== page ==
Immunology
Immunology

Michael Cooke, Ph.D.
Director of Immunology

Immunology at GNF
Our Immunology Department aims to identify critical regulatory molecules that govern immune function. In collaboration with lead discovery scientists at GNF and Novartis, we develop these molecules into novel therapeutics that aim treat a variety of immune disorders, including asthma, allergies, arthritis, and dermatitis. We also have an active program that aims to find ways to prolong the survival of organ and bone marrow transplants and improve the outcome of transplantation.

With programs in innate immunity, adaptive immunity, and hematopoietic stem cell biology, our department brings to bear many of the advanced technologies and resources available at GNF, including whole genome-scale RNA expression profiling, high-resolution proteomics, large-scale arrayed cDNA and siRNA libraries, and forward and reverse genetics approaches in the mouse.

Goals/Aims of the research
A more complete understanding of the genes governing immune cell function is a first step towards developing new drugs to treat autoimmune diseases such as Type 1 diabetes and rheumatoid arthritis and new immunosuppressive drugs that will help transplanted organs survive. Our laboratory is looking for these genes by investigating the mechanisms that control lymphocyte development, lymphocyte activation, and hematopoiesis.

Approaches

The Use of Large-Scale RNA Expression Profiling to Identify Candidate ImmunoRegulatory Genes
GNF has compiled a comprehensive RNA expression atlas of all predicted mouse and human genes across more than 100 tissues. In addition, our scientists have studied the in vitro and in vivo activation of several types of highly purified immune cells (e.g., T cells, B cells, mast cells, and hematopoietic stem sells). By mining these data for genes that are enriched in the immune system, we have identified a variety of potential immunoregulatory genes, and we are now looking for the functions of many of these candidate genes. Some of the methods we employ include using viral vectors to alter their expression via cDNA overexpression and applying siRNA knockdown coupled with in vitro or in vivo assays of immune function.

Hematopoietic Stem Cells
The goal of our hematopoietic stem cell (HSC) project is to find methods to prevent HSC differentiation during in vitro culture and understand the molecular signals  that determine whether a hematopoietic stem cell will choose to differentiate or self renew. To this end, we have performed RNA expression profiling of highly purified mouse and human HSCs and their progeny cells to identify HSC-enriched genes. We are now testing the role of these candidate genes using retroviral and lentiviral vectors to modulate gene expression.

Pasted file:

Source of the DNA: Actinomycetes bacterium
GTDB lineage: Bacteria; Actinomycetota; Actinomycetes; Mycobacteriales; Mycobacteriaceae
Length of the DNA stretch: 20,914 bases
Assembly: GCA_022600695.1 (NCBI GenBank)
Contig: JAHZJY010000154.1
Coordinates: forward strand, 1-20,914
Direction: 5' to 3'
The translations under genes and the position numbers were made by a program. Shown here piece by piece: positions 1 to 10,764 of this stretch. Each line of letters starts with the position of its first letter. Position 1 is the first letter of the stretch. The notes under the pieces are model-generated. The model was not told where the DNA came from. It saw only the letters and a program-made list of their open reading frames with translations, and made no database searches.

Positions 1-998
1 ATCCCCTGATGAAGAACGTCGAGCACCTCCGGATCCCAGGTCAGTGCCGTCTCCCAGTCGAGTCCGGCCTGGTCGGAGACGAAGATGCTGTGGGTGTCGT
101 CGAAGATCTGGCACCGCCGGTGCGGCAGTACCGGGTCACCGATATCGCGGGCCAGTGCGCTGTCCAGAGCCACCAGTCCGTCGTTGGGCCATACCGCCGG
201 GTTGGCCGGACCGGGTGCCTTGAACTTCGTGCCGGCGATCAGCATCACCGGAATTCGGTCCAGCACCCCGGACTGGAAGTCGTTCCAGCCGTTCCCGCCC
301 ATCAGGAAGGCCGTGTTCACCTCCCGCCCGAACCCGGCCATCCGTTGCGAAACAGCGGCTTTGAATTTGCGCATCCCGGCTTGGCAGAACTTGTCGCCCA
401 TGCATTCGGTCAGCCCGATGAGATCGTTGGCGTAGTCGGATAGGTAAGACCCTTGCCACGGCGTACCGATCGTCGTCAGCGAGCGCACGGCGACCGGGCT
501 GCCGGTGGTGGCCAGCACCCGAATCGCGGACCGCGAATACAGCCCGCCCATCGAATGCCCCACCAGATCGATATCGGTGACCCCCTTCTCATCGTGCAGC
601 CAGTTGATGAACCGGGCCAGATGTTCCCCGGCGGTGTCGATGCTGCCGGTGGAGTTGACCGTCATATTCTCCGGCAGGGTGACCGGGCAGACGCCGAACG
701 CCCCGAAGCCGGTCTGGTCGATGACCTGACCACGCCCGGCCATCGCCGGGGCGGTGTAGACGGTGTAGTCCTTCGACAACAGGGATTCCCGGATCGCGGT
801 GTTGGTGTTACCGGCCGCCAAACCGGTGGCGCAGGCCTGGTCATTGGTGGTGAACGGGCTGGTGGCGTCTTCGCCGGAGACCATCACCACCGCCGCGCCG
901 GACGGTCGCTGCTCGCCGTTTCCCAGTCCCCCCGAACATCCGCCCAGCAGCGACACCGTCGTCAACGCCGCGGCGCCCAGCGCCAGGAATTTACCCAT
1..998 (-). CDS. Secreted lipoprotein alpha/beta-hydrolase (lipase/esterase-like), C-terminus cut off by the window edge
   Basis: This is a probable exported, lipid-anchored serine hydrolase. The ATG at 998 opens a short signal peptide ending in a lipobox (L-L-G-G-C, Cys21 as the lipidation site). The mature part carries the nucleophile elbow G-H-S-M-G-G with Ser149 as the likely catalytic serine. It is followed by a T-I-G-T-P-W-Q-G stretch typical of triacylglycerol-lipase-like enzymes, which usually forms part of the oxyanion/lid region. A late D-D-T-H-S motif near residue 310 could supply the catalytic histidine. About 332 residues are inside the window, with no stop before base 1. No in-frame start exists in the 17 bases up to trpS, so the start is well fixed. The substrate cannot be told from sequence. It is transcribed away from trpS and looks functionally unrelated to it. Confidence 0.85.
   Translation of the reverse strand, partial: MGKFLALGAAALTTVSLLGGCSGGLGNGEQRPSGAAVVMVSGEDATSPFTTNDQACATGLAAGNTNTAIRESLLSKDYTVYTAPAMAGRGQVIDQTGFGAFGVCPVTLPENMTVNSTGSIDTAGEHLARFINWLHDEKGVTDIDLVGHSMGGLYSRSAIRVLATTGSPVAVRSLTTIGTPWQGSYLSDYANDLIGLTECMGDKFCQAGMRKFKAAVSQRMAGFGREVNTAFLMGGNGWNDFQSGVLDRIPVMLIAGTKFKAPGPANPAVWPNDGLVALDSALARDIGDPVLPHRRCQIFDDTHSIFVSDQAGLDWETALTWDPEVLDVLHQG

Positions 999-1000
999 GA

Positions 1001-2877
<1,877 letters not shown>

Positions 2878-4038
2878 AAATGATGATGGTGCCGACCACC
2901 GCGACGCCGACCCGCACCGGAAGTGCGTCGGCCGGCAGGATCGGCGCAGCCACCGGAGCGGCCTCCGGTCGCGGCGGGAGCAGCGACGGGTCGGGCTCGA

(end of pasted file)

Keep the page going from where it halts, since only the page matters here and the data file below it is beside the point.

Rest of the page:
One interesting aspect of hematopoietic stem cells is that their number and activity varies greatly between inbred strains of mice.  In collaboration with Dr Gerald de Haan at the University of Groningen in The Netherlands, we have combined both classical genetics (QTL mapping) and RNA expression profiling of purified HSCs from 22 different recombinant inbred strains of mice and have identified several genes and loci that control HSC function.

A second area of interest is exploring the mechanisms that control stem cell differentiation and self-renewal. Insights into how to influence stem cell fate decisions will have a major impact in the field of bone marrow transplantation and may provide important in vitro model systems for the identification of genes and compounds that can be used to regulate the process of stem cell differentiation.

Phenotypic and Functional Screening of Mutant Mice
GNF scientists have used random mutagenesis to create a panel of mutant mice  for phenotypic screening. We screen mice with altered immune function using, for instance, flow cytometry to analyze lymphoid subsets in the blood, hematological analysis to determine the absolute number of red cells, white cells and platelets, and antibody levels following immunization.



We have established ~50 mouse lines with a wide range of immune and hematological disorders, including anemia, thrombocytosis, thrombocytopenia, T-cell or B-cell lymphopenia, and altered antibody responses. Once we have established these lines, we identify the genetic mutations responsible for the observed phenotypes using a GNF-specific genotyping panel. Using this approach, we have cloned causative genes for more than 20 mutant lines.

Recently we identified of a novel viable allele of the transcription factor c-Myb, which alters the development of several hematopoietic lineages and gives rise to 10-fold increases in the number of hematopoietic stem cells.  Current follow-up work focuses on identifying how c-Myb regulates HSC self-renewal and differentiation.



We have also identified a critical role for the IP3 Kinase ITPKb, which converts IP3 to IP4, in lymphocyte development and activation. Mice lacking ITPKb have a 50-fold reduction in their number of peripheral T cells, resulting from a block in T cell positive selection in the thymus.


In collaboration with the protein sciences group at GNF  we have used x-ray crystallography to determine the structure of this inositol kinase. These studies reveal that despite having no sequence identity to protein kinases, ITPKb has a clearly recognizable kinase fold with an inserted IP binding domain, which suggests a potential rationale for the activation of ITPKb by Ca2+/CaM.  Our current work focuses on determining how Itpkb  regulates lymphocyte development and activation and characterizing additional mutants identified using ENU mutagenesis.



Selected Publications


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